To read

May 2017, #2 



Continuing with the Deleuzian Nomadology and Braidotti’s notion of the “other” and “becoming minor”, we are moving forward with a text from Shahram Khosravi, based on his book “The ‘illegal’ traveller”. In the last sessions, we have moved passed Thomas Nail’s Kinopolitics, theory of boarder and the notion of movement; “The history of the migrant is the history of social movement”. Thomas Nail draws from Marx’s concept of “Primitive Accumulation” and concludes that one of the two ways that social expulsion is possible, is territorial expansion that was possible on the condition that part of the population be expelled in form of migratory nomads, forced in surrounding mountains and deserts.

The ‘illegal’ traveller: an auto-ethnography of borders focuses on the rituals and performances of border crossing. This is a narrative of the late 20th century through the eyes of an ‘illegal’ migrant. Shahram Khosravi interjects his personal experiences into ethnographic writing. It is “a form of self-narrative that places the self within a social context”. Khosravi is the Professor of Anthropology at Stockholm University, and author of Precarious Lives: Waiting and Hope in Iran.

According to Khosravi, The vulnerability of border transgressors is best demonstrated by their animalisation. The terminology used in this field is full of names of animals to designate human smugglers and their clients; coyote for the human smuggler and pollos (chickens) for Mexican border crossers, shetou (snakehead) for Chinese human smugglers and renshe (human snakes) for smuggled Chinese. Iranians usually use the terms gosfand (sheep) or dar poste gosfand (in the skin of sheep) to refer to ‘illegal’ border crossers. Represented in terms of chicken and sheep – two animals traditionally sacrificed in rituals – the border transgressors are sacrificial creatures for the border ritual.…A zone of betwixt and between, a predicament of liminality is per se, in anthropological sense, a ritual. The border ritual reproduces the meaning and order of the state system. The border ritual is a secular and modern sort of divine sanctity with its own rite of sacrifice.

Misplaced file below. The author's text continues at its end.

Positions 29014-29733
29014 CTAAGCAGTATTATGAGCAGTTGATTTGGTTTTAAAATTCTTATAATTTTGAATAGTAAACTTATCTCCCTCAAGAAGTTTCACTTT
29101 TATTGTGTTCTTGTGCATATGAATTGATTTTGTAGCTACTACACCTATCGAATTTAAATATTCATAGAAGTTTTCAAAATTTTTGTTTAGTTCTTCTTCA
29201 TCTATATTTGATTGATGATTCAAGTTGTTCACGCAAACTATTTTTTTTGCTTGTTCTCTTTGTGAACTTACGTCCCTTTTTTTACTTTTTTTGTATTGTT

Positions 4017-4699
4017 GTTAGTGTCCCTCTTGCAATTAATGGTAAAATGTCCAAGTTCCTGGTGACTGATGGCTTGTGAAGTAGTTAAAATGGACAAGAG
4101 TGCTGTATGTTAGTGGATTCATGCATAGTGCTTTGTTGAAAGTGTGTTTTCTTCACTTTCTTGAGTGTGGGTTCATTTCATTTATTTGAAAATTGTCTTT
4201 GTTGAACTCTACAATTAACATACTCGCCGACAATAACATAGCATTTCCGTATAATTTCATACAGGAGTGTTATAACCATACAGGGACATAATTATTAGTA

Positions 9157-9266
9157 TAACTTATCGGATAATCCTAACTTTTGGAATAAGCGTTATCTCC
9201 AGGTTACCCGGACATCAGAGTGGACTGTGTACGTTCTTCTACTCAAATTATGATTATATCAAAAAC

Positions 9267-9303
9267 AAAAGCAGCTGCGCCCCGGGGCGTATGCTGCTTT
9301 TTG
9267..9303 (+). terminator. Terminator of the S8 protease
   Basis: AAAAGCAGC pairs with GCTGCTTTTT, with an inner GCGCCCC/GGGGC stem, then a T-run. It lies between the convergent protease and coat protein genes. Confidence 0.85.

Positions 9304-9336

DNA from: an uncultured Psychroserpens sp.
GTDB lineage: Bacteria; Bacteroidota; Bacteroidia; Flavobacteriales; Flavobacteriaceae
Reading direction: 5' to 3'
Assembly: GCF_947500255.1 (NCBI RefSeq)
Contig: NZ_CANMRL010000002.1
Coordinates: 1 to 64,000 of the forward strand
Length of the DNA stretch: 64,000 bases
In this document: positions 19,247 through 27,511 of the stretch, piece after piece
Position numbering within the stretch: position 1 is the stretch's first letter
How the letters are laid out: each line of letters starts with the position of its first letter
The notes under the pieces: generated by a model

The border-regime exercises its power not only through ‘the right to live or die’, but pre-eminently through ‘the right to expose to death’. The border-regime exposes transgressive refugees/travellers to death through consigning them to ‘the zones of exemption where the sovereign power cease to function’.

The legal traveller passes the border gloriously and enhances his or her social status, whereas the border transgressor is seen as anti-aesthetic and anti-ethical (they are called ‘illegal’ and are criminalised). We live in an era of ‘world apartheid’, according to which the border differentiates between individuals.


  1. Shahram Khosravi, The ‘illegal’ traveller: an auto-ethnography of borders (essay)


Supplementary Reading:
DAS KAPITAL, Vol. 1, Chapter 1 + 2 

Link to Download

Next meeting: June 2nd Friday, 19:00 – 21:00
Address: Ex-club (Merimiehenkatu 36, 00150 Helsinki, Finland) NOTE: Call 0417537605 to get in
If you would like to join, just come in, (free and open to all)
The Reading Group always meets on the 3rd Friday of 
every month.

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We are open to collaboration and joint projects. The reading conversations are usually carried on collectively. The topic of each month’s reading varies based on the collective interest. We are reading books, essays and materials in topics regarding contemporary art studies, politics, philosophy, criticism, etc.

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